by Shloke Jaitly
When discussing the Indian education system, many students are eager and angered to discuss it as it has caused numerous problems in the lives of Indian students such as peer pressure, fear, stress, anxiety, and more. Regardless of whether a student is a talented artist, debater, writer, animator, web developer, etc., if their grades are not satisfactory, society tends to look down upon them. Is it fair to judge a student solely based on their marks? Well, for the system, the answer is yes.
India used to follow the “Gurukul” system before the 1810s. It was commonly known as the “house of the guru.” Typically, students lived with their ‘guru’ (teacher) in the Gurukul, and the guru would teach all of his students, covering subjects such as philosophy, mathematics, physics, astronomy, moral science, and more. Education was provided for free, and classes usually took place under a tree or in an open area connected with nature. This system fostered a strong sense of respect between teachers and students, allowing students to acquire more knowledge and useful skills for their future. It promoted practical learning and enhanced critical thinking. abilities, and fostered overall student development. At its peak, there were. more than 700,000 Gurukuls in India.
The British Education Authorities realized that the gurukul system was quite successful and if they had to gain total control over India, a radical change in the education system was needed. So, when the “British Education System” was established, all gurukuls were declared illegal, and all gurus and sadhus who taught children were arrested.
The system that we still follow today was introduced more than 220 years. ago. Although India gained independence more than 75 years ago, the impact of British rule still lingers, and the Indian education authorities fail to acknowledge that this system was designed to create obedient men and slaves.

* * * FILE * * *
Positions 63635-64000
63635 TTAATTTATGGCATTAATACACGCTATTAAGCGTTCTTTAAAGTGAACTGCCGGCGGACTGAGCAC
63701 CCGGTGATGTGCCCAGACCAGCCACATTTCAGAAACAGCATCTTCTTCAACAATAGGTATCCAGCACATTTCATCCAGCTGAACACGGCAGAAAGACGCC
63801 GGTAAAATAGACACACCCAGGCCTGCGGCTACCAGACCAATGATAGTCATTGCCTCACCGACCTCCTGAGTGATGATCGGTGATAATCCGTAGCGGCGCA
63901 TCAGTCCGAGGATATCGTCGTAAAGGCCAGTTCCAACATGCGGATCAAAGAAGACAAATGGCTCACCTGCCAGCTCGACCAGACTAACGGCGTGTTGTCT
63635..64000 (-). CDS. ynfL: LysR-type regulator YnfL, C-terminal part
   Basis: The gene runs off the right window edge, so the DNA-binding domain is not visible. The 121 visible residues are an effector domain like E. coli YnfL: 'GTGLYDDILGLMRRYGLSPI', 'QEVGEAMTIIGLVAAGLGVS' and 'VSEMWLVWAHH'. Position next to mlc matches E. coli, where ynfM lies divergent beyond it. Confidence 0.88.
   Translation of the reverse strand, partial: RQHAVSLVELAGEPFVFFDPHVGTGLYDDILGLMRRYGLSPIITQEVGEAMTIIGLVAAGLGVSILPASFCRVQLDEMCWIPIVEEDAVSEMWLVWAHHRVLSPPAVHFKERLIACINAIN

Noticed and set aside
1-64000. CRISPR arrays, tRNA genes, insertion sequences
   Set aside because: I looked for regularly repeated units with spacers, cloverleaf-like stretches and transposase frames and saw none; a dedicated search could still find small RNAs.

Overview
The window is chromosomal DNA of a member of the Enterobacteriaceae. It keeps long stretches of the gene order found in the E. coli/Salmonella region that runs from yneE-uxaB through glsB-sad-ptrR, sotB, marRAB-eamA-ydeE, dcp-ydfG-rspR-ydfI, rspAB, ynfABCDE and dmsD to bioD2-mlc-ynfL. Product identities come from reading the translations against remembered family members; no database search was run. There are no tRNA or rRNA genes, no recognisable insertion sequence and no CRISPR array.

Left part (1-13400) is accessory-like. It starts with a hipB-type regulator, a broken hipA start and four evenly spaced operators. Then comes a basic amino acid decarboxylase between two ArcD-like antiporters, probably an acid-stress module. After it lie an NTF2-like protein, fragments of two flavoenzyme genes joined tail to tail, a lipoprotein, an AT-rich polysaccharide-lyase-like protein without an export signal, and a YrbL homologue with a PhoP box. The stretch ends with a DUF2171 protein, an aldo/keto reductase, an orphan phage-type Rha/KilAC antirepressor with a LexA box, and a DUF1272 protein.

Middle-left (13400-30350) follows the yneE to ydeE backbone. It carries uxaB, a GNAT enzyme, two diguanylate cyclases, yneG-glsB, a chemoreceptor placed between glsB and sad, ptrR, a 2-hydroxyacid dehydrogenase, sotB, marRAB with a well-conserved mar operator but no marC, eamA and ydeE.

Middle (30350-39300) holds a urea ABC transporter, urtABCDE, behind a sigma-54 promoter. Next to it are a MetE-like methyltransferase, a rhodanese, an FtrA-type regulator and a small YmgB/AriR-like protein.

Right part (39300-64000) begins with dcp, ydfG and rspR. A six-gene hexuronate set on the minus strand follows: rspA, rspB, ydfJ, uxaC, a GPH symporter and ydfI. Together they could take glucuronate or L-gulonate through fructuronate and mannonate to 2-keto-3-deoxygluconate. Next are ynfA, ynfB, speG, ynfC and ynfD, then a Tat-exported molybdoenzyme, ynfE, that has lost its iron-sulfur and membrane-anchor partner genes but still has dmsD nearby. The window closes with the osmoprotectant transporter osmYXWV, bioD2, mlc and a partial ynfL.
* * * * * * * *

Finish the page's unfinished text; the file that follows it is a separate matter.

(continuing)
This is just one of the many issues with the system, which has been promoting rote learning and offering no practical education for years. Important life skills such as taxation, financial planning, and emerging technologies like cryptocurrency and NFTs are not part of the curriculum. Students who have no interest in subjects like Maths, Chemistry, Physics, and Biology, are forced to study them until they have the option to choose subjects, they prefer. Unfortunately, society places greater value on subjects like Maths and Science, which limits the opportunities for students interested in pursuing Law, Music, Animation, and other fields.
Universities still evaluate these students based on their performance in Maths and Science, which creates additional pressure for them. The pressure students experience is challenging to articulate. Parents, teachers, schools, and colleges are consistently pushing students to succeed, and although their intentions are good, their approach can be overwhelming.
Schools often overlook students’ unique talents, and academics become the standard for assessing their potential. It is crucial for Indian society to shift its mindset and allow students to choose their career path, stream, and the subject of interest. No individual, institution, or relative should influence or ridicule the choices made by students. In the 21st century, all streams and careers hold equal importance, and students should have the freedom to choose and switch their course at an early age, preferably by the 8th grade.
The “National Education Policy 2020” was an admirable undertaking by the Indian government. However, it will require a significant amount of time for complete implementation throughout the country. Currently, the utmost priority is a fundamental shift in societal mindset and a more progressive attitude toward the decisions made by students.
About the Author:
Shloke Jaitly is 14 years old Grade X student. He resides in Bangalore, India. He is a passionate writer, debater, and occasional poet. He usually writes about social experiences and observations to make people more aware of these issues and stress the solutions to these problems.